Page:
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Jesus spoke of the days preceding the destruction of Jerusalem (67–70 AD) when the church would need to pay close attention to what was happening in their world. Yes, “normal” life was to carry on, but with keen watchfulness for things such as wars, worldwide advancement of the gospel, followed by apostasy and the like. And when they saw the Roman army advancing and beginning to surround Jerusalem, they were to flee (Matthew 24:3–16). There would be no time for delay. If they paid attention, and if they obeyed his word, they would be spared. Historians tell us that this is precisely what happened.

In a follow up to this, Jesus also warned that many would ignore his prophecy and would be destroyed. That is, many would assume that life was merely going on as normal, with no need to be alarmed. He used the example of those who in Noah’s day, were “eating and drinking, marrying and giving in marriage, until the day when Noah entered the ark, and—”. Well, you know the rest of the water-logged story (Matthew 24:36–39).

Unfortunately, many misunderstand what Jesus was condemning. He was not condemning “eating and drinking, marrying and giving in marriage.” In fact, most likely, Noah’s sons got married in those very days (Genesis 6:9–10; 7:6–7). Noah’s family, in other words, enjoyed wedding celebrations, good food and drink—just like the rest of the community—but they enjoyed it in a much different way; they had a much different perspective. In the words of the hymnist, they knew, “This world is not my home, I’m just a passing through.” This was literally the case for them, as the flood would carry them to a new world order. This perspective, though daunting, no doubt gave them a greater appreciation for the delights of eating and drinking and marriage. For you see, even amid days dark with sin and the threat of judgement, life for Noah’s family carried on in the gracious and ever-growing shadow of the ark. God’s promised salvation empowered them with a hope that added joy to the normal experiences of a life carrying on, even in a world that was sinfully carrying on.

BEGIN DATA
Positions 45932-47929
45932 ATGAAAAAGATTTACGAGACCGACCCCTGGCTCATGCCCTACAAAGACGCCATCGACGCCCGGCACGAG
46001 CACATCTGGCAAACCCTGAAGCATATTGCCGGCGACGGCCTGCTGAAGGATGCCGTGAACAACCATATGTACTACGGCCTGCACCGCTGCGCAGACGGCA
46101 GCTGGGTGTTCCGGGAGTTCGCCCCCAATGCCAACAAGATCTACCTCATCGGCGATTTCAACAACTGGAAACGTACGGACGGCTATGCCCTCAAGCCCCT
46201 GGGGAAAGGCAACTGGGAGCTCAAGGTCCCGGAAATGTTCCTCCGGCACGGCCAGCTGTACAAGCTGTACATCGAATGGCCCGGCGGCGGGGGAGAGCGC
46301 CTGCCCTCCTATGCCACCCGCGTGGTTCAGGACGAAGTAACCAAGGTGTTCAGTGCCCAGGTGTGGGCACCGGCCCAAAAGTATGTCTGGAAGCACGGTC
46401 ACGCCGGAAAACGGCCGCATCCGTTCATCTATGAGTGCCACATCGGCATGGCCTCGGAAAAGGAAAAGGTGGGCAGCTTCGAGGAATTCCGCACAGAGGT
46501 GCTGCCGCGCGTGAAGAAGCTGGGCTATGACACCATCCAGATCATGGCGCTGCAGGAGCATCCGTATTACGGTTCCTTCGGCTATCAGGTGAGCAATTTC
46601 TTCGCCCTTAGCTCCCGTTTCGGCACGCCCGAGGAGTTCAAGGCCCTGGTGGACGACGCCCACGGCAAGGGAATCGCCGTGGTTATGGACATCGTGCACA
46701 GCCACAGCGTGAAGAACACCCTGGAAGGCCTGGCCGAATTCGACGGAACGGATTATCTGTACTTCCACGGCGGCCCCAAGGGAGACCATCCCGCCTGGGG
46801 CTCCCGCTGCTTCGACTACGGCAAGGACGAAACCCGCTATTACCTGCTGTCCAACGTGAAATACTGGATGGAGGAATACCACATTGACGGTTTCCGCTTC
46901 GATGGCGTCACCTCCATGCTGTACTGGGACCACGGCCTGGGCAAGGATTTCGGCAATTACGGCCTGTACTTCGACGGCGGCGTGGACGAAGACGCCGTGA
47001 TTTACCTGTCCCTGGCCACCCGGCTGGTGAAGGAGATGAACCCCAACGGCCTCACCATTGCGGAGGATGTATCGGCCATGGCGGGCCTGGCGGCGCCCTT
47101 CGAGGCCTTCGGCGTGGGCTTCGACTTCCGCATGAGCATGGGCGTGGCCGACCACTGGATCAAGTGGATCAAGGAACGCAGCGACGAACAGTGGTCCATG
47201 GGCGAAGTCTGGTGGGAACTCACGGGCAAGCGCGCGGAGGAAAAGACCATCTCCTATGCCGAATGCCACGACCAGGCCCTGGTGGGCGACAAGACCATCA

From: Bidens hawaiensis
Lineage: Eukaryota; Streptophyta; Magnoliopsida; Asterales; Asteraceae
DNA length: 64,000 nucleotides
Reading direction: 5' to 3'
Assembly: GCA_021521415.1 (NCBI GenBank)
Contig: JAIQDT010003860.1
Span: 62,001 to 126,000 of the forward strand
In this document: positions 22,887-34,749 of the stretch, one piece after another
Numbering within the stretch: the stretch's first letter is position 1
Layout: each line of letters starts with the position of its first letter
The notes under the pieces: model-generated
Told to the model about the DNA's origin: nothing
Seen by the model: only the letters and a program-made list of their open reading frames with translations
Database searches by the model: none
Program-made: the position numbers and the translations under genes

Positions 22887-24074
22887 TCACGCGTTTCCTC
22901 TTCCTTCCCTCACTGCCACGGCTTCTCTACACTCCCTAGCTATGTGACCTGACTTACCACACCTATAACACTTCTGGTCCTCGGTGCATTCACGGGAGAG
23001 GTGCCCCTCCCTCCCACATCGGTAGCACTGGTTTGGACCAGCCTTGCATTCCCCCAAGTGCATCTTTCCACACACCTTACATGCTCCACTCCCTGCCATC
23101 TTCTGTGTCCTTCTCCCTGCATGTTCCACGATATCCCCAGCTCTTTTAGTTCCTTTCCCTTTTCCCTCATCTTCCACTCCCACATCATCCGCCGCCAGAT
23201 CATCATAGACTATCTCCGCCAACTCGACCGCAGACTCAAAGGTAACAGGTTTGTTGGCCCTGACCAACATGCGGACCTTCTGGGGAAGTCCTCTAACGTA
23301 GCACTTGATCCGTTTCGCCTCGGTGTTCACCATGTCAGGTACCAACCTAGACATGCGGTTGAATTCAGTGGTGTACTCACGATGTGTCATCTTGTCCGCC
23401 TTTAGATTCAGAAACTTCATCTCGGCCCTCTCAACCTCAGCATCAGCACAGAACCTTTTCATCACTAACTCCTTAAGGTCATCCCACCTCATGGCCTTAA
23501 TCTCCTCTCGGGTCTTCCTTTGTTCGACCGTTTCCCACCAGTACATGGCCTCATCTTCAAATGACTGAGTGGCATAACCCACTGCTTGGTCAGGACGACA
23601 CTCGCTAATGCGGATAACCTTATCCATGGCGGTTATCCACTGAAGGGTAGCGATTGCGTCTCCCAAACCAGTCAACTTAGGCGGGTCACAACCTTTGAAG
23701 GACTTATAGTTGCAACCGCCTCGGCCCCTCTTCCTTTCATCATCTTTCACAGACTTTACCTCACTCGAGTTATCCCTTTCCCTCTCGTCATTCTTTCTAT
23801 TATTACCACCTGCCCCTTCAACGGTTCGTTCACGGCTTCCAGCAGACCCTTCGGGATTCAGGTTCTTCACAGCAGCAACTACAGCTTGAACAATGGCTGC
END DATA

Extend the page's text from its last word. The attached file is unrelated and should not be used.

On their wedding days, Shem, Ham, and Japheth would have combed their hair, donned their finest attire, and nervously stood waiting for their beautiful brides. The brides would have taken the calloused hands of their groom, covenanted their lives, and perhaps, after a short honeymoon, hubby would get back to helping dad build this strange thing that looked like a box but which would save their lives. The wives, along with Mrs Noah would have laboured together in their responsibilities, and at the end of the day, the family would sit down eating and drinking. There was nothing wrong with any of this and so much that was right about it. Sure, life had changed dramatically, and it would soon change cataclysmically. At the same time, life carried on meaningfully because of the grace of the Triune God.

Tomorrow, Nathan and Shalyn will be “eating and drinking, marrying and giving in marriage.” How wonderful! It’s not what they had planned back in December, but it is what it is, and the joy will still abound, because God’s grace still abounds. Having experienced the ark of God’s salvation in Jesus Christ, their wedding day will be special. Tomorrow they and their families will make the most of God’s gifts—gifts such as marriage (and don’t forget the food and drink!).

Brothers and sisters let us gather at the throne of grace asking the Lord’s blessings on the soon to be Mr & Mrs Jordaan. And like those newlyweds back in Genesis 9:1, may they be fruitful and multiply and fill the earth! Well, at least some of the earth. Happy wedding, Nathan and Shalyn!

Celebrating with you,